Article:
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A Game of Thrones

A Song of Ice and Fire: Book One

NOW THE ACCLAIMED HBO SERIES GAME OF THRONES—THE MASTERPIECE THAT BECAME A CULTURAL PHENOMENON

 

Winter is coming. Such is the stern motto of House Stark, the northernmost of the fiefdoms that owe allegiance to King Robert Baratheon in far-off King’s Landing. There Eddard Stark of Winterfell rules in Robert’s name. There his family dwells in peace and comfort: his proud wife, Catelyn; his sons Robb, Brandon, and Rickon; his daughters Sansa and Arya; and his bastard son, Jon Snow. Far to the north, behind the towering Wall, lie savage Wildings and worse—unnatural things relegated to myth during the centuries-long summer, but proving all too real and all too deadly in the turning of the season.

 

Yet a more immediate threat lurks to the south, where Jon Arryn, the Hand of the King, has died under mysterious circumstances. Now Robert is riding north to Winterfell, bringing his queen, the lovely but cold Cersei, his son, the cruel, vainglorious Prince Joffrey, and the queen’s brothers Jaime and Tyrion of the powerful and wealthy House Lannister—the first a swordsman without equal, the second a dwarf whose stunted stature belies a brilliant mind. All are heading for Winterfell and a fateful encounter that will change the course of kingdoms.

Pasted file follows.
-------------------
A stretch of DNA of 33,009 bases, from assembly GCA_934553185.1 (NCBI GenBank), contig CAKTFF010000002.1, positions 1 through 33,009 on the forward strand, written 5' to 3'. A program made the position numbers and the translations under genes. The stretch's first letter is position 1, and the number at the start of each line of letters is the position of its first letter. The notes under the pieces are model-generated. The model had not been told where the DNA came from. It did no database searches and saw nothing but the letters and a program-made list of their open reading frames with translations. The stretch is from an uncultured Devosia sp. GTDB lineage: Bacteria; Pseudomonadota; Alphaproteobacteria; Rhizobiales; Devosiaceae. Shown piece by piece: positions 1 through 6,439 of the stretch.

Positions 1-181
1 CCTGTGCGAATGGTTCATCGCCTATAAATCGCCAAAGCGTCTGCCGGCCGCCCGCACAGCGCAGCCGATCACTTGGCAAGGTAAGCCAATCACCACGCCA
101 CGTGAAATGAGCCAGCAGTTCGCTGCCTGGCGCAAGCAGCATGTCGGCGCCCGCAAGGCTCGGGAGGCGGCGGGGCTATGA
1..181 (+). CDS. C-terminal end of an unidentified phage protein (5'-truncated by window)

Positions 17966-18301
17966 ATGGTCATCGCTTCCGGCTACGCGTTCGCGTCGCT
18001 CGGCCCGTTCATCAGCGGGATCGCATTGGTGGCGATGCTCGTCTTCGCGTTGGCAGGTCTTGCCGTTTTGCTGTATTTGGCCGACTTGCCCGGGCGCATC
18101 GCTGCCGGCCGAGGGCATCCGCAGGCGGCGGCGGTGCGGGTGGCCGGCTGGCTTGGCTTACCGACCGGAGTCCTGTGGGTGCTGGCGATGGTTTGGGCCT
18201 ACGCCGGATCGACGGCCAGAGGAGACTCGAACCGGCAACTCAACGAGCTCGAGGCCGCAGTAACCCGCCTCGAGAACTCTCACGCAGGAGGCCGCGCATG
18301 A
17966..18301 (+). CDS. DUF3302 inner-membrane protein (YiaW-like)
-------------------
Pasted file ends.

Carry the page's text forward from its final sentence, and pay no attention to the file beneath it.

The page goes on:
Meanwhile, across the Narrow Sea, Prince Viserys, heir of the fallen House Targaryen, which once ruled all of Westeros, schemes to reclaim the throne with an army of barbarian Dothraki—whose loyalty he will purchase in the only coin left to him: his beautiful yet innocent sister, Daenerys.